The Deacon’s Role in Seeking Biblical Justice

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“Our Judaic and Christian heritage neither denies nor overlooks the flaws of humankind…but in the face of all the empirical evidence, it nonetheless declares that all of us have great and equal worth: the worth of being made in the image of God and being loved redemptively by God. It adds that God holds us accountable for how we treat each other and for how we treat God. It is that framework of conviction that gave rise to our moral subculture of rights. If this framework erodes, I think we must expect that our moral subculture of rights will also eventually erode and that we slide back into our tribalisms.”

This is how Nicholas Wolterstorff concludes his 2008 book Justice: Rights and Wrongs.

Justice respects the image of God in us, in each other, and in His creation.

Deacons are called to prevent the church from sliding into the tribalism that Wolterstorff describes. Often today using the term “justice” begs that it be defined in order to avoid partisanship. As deacons, charged with a mandate that includes, “be prophetic critics of the waste, injustice, and selfishness in our society, and be sensitive counselors to the victims of such evils,” how do we treat with sensitivity the calling to do justice? The Network has a host of resources that will help (search "justice" to get started).

When wrestling with defining “justice” for our context, a diaconate might consider watching this webinar presentation called, Atonement Confusion: How A Wider View of Atonement Can Lead To A Deeper Sense Of Mission. It places our justice role in that wider context of our mission.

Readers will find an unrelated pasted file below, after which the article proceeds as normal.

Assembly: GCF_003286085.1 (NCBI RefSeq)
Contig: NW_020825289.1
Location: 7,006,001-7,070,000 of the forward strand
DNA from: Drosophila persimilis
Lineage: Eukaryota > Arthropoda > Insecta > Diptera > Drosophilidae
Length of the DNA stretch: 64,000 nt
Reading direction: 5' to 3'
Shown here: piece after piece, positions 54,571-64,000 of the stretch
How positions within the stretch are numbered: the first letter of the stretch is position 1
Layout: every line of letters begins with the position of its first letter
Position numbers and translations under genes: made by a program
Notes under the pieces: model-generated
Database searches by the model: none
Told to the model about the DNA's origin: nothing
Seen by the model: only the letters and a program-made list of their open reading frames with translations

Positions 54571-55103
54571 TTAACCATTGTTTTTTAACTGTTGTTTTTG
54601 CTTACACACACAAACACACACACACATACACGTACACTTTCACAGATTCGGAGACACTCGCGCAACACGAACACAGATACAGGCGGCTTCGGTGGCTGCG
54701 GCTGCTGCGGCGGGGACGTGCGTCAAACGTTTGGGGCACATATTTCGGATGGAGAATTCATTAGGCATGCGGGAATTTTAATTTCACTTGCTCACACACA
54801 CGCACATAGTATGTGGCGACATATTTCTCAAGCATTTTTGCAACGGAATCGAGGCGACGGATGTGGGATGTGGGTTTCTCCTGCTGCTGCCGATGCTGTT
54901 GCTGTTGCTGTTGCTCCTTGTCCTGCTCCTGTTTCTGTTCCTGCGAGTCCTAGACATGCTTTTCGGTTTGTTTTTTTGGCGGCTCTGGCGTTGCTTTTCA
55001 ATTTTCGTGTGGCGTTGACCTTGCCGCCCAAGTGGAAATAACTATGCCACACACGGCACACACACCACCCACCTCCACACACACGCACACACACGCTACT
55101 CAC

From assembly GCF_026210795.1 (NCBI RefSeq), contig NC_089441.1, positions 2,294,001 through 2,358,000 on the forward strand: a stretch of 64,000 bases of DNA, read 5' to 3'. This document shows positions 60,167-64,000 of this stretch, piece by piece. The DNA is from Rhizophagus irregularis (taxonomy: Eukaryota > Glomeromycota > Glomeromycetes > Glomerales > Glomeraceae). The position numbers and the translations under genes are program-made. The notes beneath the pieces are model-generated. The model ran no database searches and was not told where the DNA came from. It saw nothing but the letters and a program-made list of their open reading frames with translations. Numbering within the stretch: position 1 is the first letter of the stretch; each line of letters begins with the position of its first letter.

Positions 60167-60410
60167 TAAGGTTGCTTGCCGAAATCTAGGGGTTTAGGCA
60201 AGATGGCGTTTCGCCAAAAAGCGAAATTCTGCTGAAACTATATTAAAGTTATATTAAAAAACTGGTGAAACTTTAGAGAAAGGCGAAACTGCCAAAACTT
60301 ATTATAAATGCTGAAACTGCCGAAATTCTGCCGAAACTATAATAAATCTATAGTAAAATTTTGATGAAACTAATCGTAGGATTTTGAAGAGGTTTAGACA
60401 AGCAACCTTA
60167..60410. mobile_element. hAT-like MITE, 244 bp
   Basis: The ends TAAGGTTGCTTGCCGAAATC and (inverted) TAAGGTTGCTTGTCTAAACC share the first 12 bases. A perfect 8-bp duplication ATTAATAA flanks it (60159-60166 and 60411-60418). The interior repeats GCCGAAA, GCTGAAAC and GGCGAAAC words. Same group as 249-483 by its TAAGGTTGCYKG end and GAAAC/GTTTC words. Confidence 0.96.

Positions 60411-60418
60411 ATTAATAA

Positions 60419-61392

It concludes with this quote from Daniel Bell, “Justice for Christians is not a strict rendering of what is due. Justice is that which restores and renews communion. Its name is Jesus….We are stuck in our sin, and the good news is that Jesus is the justice of God—Jesus reconciles, Jesus restores communion, Jesus restores creation. Therefore doing justice, if it is true justice, must confess Jesus. Similarly to be ‘in Christ’ is to be justified which is to make just and to be just is to seek and do justice.”

Another helpful definition comes from a Network pdf file called “Biblical Justice,” developed in response to the 2017 Synod request that churches annually have a service focusing on the role justice plays in all aspects of living out our faith.

It defines justice as follows, “We understand biblical justice best when we see it in context of the biblical story. We know from the Creation account that God’s intention for the whole Creation was (is) to experience shalom, that rich Hebrew idea of well-being and flourishing. Imprinted with God’s wisdom (Proverbs 8), the creation was formed with the potential to unfold and develop in ways that would promote life, offering glory to God, and joy, beauty, and prosperity to all.